Thu 02 Nov 2017
Lee Whitelock, Director MNAEA
How to choose an estate agent?
Selling a home is probably one of the most significant transactions you’ll ever undertake, and letting your property can be equally stressful, so how do you go about picking an estate agent you can trust?
Historically estate agents haven’t enjoyed the finest of reputations, but in recent years, thanks to codes of practice introduced by industry bodies such as the NAEA and ARLA for their members, along with increased competition and online reviews, agents have been forced to up their game. Visiting the NAEA or ARLA websites and checking out review websites are therefore both good places to start looking for an agent in your area.
Personal recommendations are also invaluable. Ask around locally among people who have sold or rented recently to find out how a particular agent has performed. If you don’t know anyone to ask, once you’ve shortlisted a few agents, approach them for references. A good agent should have a long list of satisfied customers only too happy to vouch for them. Choosing a local agent is crucial as they’re likely to have a list of waiting buyers and tenants, along with in-depth knowledge of the area and the prices that are achievable in the current market. Don’t forget to check out their track record to ensure they have achieved lots of recent sales and rentals.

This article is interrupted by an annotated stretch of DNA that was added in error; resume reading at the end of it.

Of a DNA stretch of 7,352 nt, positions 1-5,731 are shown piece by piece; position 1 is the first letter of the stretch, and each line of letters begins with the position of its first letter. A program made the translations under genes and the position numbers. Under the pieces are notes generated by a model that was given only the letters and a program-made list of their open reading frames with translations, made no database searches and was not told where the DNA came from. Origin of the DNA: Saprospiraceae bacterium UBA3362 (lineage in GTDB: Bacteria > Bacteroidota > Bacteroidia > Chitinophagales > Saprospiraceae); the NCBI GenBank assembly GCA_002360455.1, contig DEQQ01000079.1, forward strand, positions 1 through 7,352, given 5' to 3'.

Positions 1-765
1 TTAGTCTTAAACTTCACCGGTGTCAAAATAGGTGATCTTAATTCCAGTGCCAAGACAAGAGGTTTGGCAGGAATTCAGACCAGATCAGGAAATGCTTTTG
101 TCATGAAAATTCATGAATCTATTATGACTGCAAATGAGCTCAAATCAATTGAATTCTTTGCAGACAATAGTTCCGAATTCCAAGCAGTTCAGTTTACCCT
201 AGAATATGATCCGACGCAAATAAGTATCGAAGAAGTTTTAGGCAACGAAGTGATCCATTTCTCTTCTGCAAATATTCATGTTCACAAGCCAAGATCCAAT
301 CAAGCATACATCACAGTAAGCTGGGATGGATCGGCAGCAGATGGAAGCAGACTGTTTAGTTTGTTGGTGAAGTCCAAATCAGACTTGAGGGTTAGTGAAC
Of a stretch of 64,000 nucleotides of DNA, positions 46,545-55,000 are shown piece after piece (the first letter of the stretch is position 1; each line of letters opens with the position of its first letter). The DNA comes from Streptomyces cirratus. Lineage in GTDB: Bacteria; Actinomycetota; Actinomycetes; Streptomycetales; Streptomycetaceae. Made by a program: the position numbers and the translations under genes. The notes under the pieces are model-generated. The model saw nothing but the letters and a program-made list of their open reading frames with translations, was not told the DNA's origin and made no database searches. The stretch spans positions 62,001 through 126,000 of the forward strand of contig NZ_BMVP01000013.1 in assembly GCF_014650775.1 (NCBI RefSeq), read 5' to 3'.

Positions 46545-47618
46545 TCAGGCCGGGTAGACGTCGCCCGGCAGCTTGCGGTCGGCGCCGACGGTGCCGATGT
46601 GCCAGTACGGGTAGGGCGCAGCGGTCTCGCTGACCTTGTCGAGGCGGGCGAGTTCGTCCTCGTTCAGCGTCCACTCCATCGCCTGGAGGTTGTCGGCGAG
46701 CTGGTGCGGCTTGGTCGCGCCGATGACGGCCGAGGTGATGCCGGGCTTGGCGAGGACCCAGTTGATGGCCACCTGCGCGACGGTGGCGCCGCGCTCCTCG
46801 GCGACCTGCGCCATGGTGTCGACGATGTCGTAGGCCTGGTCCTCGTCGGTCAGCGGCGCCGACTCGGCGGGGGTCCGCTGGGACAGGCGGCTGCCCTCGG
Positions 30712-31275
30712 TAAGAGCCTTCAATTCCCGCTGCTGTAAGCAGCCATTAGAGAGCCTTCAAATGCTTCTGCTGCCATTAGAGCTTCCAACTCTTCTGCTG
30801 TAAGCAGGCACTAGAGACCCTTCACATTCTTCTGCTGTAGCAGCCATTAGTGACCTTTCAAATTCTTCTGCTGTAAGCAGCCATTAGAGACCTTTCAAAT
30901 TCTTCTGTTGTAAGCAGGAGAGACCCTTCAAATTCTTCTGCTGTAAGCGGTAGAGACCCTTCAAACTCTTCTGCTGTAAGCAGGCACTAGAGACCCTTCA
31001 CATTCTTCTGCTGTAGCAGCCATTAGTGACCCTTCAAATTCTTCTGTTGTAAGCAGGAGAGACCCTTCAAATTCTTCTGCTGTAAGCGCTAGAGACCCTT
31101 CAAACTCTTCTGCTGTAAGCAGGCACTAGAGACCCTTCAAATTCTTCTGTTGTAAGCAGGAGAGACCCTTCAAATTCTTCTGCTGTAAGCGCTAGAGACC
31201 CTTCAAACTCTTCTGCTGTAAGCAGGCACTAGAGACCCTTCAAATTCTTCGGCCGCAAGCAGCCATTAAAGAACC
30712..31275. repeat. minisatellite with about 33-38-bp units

These days most people start their property searches online, so it’s also vital to choose an agent that utilises all the main property portals and boosts their online presence by taking premium property listings and extra advertising. Also look out for agents that use a professional photographer, which is essential for showing off your property in the best possible light.
Finally, nothing beats meeting an estate agent face-to-face. You will instantly know if you can trust them and, most importantly, don’t fall into the trap of being wooed by the agent offering you the highest valuation. Instead, look for concrete evidence to prove they can achieve their valuation. Remember, an agent without good local area knowledge and concrete comparables is likely to be chancing their arm.